Taiwan’s air force scrambled fighter jets Sunday after a war party of 10 Chinese aircraft crossed the median line of the Taiwan Strait for the second time in days.
Taiwanese officials say they detected 24 Chinese fighter jets and bombers in the air, but only 10 crossed the median line. The line has long served as a barrier for both Tiawanese and Chinese forces, but Beijing has grown increasingly belligerent in recent months and has crossed the line multiple times.
China also deployed four warships for “joint combat readiness patrols” in the area.
The Sunday crossing comes just days after 37 Chinese warplanes entered Taiwan’s air defense zone on Thursday.
The frequent median crossings come amid a wider Chinese campaign of aggression toward Taiwan, which has seen Chinese forces surround the self-governed island to simulate an invasion.
China’s largest military operations in the region have come in response to meetings between top U.S. and Taiwanese officials. Then-House Speaker Nancy Pelosi traveled to Taiwan in August 2022, setting off the first wave of live-fire drills around the island.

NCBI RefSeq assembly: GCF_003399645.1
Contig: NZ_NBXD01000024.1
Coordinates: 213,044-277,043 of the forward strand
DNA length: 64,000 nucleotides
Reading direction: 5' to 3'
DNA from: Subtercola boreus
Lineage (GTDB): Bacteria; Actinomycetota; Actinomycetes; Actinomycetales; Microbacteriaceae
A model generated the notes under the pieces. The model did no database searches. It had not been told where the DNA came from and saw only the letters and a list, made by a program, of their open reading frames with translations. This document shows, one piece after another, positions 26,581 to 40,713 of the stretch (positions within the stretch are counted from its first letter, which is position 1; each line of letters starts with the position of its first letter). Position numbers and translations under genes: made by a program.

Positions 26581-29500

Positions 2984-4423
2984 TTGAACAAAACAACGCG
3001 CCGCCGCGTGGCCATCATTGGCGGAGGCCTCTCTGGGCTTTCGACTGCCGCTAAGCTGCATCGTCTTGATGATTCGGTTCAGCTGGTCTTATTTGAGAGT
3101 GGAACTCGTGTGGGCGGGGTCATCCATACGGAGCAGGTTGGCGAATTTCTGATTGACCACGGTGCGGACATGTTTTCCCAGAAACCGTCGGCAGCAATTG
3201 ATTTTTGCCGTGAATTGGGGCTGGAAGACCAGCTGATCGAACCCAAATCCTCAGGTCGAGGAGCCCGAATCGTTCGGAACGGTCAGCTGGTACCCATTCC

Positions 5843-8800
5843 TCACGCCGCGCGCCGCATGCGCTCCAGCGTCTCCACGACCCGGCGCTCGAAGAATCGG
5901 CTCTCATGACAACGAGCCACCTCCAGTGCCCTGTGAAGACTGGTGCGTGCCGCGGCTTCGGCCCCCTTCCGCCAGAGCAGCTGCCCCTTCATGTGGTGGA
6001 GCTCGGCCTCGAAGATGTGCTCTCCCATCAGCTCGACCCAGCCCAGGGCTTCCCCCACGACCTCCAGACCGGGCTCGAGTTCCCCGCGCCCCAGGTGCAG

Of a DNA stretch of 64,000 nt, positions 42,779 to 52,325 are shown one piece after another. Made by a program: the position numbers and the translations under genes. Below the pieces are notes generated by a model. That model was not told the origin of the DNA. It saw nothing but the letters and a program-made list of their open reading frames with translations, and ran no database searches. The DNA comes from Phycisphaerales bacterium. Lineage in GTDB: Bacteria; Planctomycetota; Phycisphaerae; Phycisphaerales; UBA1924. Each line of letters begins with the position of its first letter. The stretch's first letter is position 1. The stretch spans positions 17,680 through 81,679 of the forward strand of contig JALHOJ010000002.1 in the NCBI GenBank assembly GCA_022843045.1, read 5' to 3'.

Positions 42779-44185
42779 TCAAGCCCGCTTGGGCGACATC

Taiwanese President Tsai Ing-wen also traveled to the U.S. earlier this year and met with Speaker Kevin McCarthy, setting off another wave of aggression from Beijing.
Mainland China has long claimed Taiwan as its own territory. The island split from China in 1949, when democratic forces fled there after losing a civil war to the Chinese Communist Party.
President Biden’s administration has adopted a policy of “strategic ambiguity” on whether the U.S. would intervene militarily if China attempted to invade Taiwan. Biden himself has stated multiple times that the U.S. would do so, but White House staff have walked back the statement each time.
China argues visits by U.S. lawmakers to Taiwan infringe on the One China policy, which recognizes Beijing as the sole government of China and prevents the U.S. from holding formal diplomatic relations with Taiwan.
Defense Secretary Lloyd Austin stated earlier this month that a war with China around Taiwan would be “devastating” for the global economy.
“The whole world has a stake in maintaining peace and stability in the Taiwan Strait. The security of commercial shipping lanes and global supply chains depends on it,” Austin said. “And so does freedom of navigation worldwide. Make no mistake: conflict in the Taiwan Strait would be devastating.”
Reuters contributed to this report.